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I see in this post that the main difference is that KDF outputs have "certain randomness properties", and I don't understand what does it mean. Suposing that that "certain randomness properties" are for protect from rainbow tables and that precomputed stuff.

But using hash with proper salting we can also protect from those attacks. So in that sense I believe that there's no difference between this two tools, differing only in the implementation.

I also know that other aim of the KDF is to be enough slow in order to slow down hypothetical attacks, without spoiling user experience in terms of speed. Well, in the strict sense, this could be also achieved in hashing adding some useless operations (e.g. for(i = 0; i < 1000000; i++); ), even if it wouldn't be very clean.

So, what's the difference? Is one better than other? When would we have to use one, and when the other?

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    Adding useless operations does not slow down the attacker, because the attacker does not have to execute those operations. Technically, there is no work factor provided by an empty loop. – cpast Jul 30 '15 at 23:34
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There are actually two kinds of KDFs. One kind is designed to derive a key from high-entropy input (like another key); this can be done with a fast keyed hash like HMAC. The other kind takes a password as input. Passwords are low-entropy; they're not inherently very hard to brute-force. A good password hash thus has to be slow.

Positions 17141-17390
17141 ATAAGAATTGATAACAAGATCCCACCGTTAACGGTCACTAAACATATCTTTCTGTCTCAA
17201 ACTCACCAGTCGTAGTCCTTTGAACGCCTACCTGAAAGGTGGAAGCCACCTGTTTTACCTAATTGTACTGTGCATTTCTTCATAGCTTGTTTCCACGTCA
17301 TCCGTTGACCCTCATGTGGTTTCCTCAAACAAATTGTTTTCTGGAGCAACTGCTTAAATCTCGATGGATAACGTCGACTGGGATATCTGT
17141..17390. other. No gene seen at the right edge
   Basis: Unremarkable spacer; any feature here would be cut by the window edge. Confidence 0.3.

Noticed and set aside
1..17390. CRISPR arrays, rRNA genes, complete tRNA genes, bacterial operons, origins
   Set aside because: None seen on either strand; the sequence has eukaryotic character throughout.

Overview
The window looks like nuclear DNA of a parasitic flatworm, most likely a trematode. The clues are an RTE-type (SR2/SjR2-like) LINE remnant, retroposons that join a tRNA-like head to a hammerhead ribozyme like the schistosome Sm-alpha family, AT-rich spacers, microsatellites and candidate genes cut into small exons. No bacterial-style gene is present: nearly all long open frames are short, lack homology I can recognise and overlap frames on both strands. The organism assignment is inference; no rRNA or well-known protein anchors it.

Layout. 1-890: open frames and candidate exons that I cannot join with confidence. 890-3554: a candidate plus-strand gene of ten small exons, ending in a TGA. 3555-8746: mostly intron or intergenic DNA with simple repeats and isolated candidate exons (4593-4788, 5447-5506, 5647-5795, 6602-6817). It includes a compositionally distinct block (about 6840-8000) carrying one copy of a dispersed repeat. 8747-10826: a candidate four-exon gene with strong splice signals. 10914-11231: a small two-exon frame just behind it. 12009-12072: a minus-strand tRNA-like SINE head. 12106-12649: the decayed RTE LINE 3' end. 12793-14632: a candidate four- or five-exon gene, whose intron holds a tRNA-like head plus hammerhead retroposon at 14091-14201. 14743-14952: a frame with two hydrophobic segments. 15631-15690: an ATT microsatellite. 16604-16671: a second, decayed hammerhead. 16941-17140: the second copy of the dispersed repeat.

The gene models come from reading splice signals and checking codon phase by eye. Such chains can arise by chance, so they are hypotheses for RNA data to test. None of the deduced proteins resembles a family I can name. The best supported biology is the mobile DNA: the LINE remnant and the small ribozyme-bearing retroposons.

In your question, you said that adding for (i=0; i<bignum; i++); would slow the hash. This is actually completely useless. The attacker does not have to play by your rules. Hashes need to protect passwords when the attackers have a copy of the hashes. If the attacker can compute hashes quickly, it doesn't matter how slowly you compute them. Hashes need to be inherently slow; there should be no shortcuts to evaluate them faster than the legitimate server.

The "randomness properties" are because a KDF needs to produce a key. They have nothing to do with precomputation, including rainbow tables. Cryptographic algorithms typically make certain assumptions about the key; among other things, they normally assume it was selected totally at random from the set of possible keys. Keys are also expected to be a certain length; their derivation functions need arbitrary-length output. In contrast, it's OK if a password hash has lots of structure to the output. Maybe there's a 70% chance that adjacent bits have the same value. Maybe it spreads 128 bits of entropy into 4096 bits of output. As long as it's hard to reverse, that's a fine hash, but it's unsuitable as a key.

A secure password-based key derivation function is a secure password hash (PBKDF2 is in fact one of the big 3 hashes). The reverse is not necessarily true. Which one to use is simple: use a password-based key derivation function to derive a key from a password, and a hash to store passwords.

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    This all seemed well and good until "use a hash to store passwords." Bcrypt/scrypt/PDKDF2 are the state of the art in encrypting passwords, which are obviously KDF's, and you just said use a hash to store passwords, not a kdf. So that last sentence isn't quite right there, is it? Or am I misunderstanding you somehow? – temporary_user_name Mar 13 '16 at 8:33
  • Bcrypt is a password hash, NOT a kdf. – patrickf Nov 12 '18 at 22:22

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